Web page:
Here's What Precedes Every Recession by 10 Months
An eye-opening history lesson about today's economic optimism
by Bob Stokes
Updated: February 14, 2017
[Editor's Note: The text version of the story is below.]
"All systems go!" for the U.S. economy. That's the consensus from more than one survey.
Our first stop is this chart and commentary from our February Elliott Wave Financial Forecast:
This chart of the BofA Merrill Lynch Global Fund Managers survey shows a dramatic shift among fund managers from February 2016, when the DJIA was down 16% from May 2015. Over the last year, the net expectation of 200 or so fund managers has gone from 16% anticipating a recession to 62% favoring global growth, i.e., a 78-point swing.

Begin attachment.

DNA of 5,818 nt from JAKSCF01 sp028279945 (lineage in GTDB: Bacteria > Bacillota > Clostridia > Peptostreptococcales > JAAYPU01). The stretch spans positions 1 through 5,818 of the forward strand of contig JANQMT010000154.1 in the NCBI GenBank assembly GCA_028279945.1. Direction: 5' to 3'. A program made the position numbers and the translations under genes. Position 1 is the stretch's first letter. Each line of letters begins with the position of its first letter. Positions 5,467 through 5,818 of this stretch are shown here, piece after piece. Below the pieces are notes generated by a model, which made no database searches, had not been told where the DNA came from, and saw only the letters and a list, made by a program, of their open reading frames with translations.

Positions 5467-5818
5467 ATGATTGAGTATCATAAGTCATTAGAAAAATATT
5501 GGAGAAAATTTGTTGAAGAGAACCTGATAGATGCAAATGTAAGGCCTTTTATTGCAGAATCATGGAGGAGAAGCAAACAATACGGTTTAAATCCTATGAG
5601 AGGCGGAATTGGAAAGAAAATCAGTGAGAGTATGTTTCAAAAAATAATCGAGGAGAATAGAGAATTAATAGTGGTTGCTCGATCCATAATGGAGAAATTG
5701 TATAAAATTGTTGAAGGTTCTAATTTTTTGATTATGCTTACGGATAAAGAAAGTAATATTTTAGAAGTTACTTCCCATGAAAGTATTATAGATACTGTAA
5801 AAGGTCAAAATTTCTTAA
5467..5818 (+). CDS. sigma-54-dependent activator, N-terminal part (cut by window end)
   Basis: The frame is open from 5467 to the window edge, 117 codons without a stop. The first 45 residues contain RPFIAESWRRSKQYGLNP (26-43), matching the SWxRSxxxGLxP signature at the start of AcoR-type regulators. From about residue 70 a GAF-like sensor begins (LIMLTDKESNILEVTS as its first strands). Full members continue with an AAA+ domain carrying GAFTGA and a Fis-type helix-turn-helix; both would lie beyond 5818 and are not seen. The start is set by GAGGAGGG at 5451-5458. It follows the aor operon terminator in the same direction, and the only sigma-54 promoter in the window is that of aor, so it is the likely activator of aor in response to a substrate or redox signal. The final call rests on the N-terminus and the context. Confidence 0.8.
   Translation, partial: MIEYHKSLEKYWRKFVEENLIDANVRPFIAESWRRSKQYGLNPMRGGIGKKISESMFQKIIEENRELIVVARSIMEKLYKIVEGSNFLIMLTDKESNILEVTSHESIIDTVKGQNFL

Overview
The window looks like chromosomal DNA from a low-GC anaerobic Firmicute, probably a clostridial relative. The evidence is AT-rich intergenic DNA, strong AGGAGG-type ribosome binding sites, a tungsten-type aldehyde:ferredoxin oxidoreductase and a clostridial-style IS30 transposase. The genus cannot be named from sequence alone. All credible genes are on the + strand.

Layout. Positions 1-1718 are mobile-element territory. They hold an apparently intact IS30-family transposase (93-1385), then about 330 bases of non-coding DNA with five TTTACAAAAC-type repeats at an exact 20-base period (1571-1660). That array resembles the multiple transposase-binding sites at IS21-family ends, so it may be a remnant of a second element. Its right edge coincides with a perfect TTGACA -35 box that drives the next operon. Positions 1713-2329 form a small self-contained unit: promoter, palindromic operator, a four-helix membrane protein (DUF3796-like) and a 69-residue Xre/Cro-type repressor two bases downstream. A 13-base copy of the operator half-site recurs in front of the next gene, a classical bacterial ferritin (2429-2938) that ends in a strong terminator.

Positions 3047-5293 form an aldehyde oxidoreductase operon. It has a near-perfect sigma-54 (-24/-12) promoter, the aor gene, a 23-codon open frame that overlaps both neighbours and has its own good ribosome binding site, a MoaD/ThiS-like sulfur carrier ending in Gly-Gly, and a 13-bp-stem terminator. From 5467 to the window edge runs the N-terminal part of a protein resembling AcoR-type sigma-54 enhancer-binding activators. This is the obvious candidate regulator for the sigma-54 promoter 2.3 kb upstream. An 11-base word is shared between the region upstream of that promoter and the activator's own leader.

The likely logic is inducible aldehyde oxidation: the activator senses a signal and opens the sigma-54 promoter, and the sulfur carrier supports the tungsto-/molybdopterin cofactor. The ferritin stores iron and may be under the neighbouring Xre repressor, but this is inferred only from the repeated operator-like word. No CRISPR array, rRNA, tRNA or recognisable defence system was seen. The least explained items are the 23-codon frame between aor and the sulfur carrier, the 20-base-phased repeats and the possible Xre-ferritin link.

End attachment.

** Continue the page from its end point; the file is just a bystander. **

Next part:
Also consider that on Jan. 22, Gallup's U.S. Economic Confidence Index reached a reading of 13. That's the highest level since Gallup started the survey in 2009.
Moreover, the Conference Board Consumer Confidence Index rose to 113.70 in December, its highest reading since August 2011.
But, as the saying goes, hold onto to your horses.
Here's a thought-provoking history lesson about the December Conference Board Consumer Confidence Index reading (also from our February Elliott Wave Financial Forecast):
Contrary to popular belief, this optimism does not bode well for the U.S. economy's long-term prospects. Since the Consumer Confidence data first appeared in 1967, peaks not far from the current level, at an average of 118.8, have preceded the start of every recession by an average of 10 months.
In the meantime, if the major stock indexes continue to make new highs, "the economy should continue expanding, with a several-month lag," as our February Elliott Wave Financial Forecast notes. As we've said many times, the economy follows the stock market.
But, keep in mind that the market has been rising for nearly eight years.
Indeed, the market's Elliott wave pattern is giving us big clues about the next major market turn.
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